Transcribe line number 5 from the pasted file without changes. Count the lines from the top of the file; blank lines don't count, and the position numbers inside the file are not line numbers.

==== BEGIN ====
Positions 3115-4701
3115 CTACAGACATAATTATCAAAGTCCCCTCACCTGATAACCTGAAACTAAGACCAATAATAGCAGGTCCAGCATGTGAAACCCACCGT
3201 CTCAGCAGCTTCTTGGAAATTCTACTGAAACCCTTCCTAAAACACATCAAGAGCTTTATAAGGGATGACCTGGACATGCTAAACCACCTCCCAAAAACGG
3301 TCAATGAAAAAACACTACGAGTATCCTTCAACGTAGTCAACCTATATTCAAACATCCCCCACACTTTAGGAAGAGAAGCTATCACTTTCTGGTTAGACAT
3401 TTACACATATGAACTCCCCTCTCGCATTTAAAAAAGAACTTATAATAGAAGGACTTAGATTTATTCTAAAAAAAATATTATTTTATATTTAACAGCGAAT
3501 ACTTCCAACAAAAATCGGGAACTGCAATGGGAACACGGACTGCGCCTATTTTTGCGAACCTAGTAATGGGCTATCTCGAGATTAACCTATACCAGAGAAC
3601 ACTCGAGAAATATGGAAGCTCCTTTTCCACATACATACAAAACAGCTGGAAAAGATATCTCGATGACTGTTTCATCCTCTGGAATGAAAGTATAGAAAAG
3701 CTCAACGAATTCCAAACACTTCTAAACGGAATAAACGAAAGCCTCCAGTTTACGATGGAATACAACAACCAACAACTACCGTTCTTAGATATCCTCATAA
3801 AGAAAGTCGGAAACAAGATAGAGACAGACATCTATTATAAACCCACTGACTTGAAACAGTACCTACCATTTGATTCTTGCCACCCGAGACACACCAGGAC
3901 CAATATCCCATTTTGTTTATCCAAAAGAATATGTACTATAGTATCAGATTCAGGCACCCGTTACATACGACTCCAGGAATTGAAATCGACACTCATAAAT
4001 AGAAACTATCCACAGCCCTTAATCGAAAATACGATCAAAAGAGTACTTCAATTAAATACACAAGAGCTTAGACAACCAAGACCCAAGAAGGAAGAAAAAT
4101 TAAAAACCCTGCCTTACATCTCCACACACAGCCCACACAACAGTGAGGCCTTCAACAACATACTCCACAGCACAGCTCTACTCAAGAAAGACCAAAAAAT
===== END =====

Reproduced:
3401 TTACACATATGAACTCCCCTCTCGCATTTAAAAAAGAACTTATAATAGAAGGACTTAGATTTATTCTAAAAAAAATATTATTTTATATTTAACAGCGAAT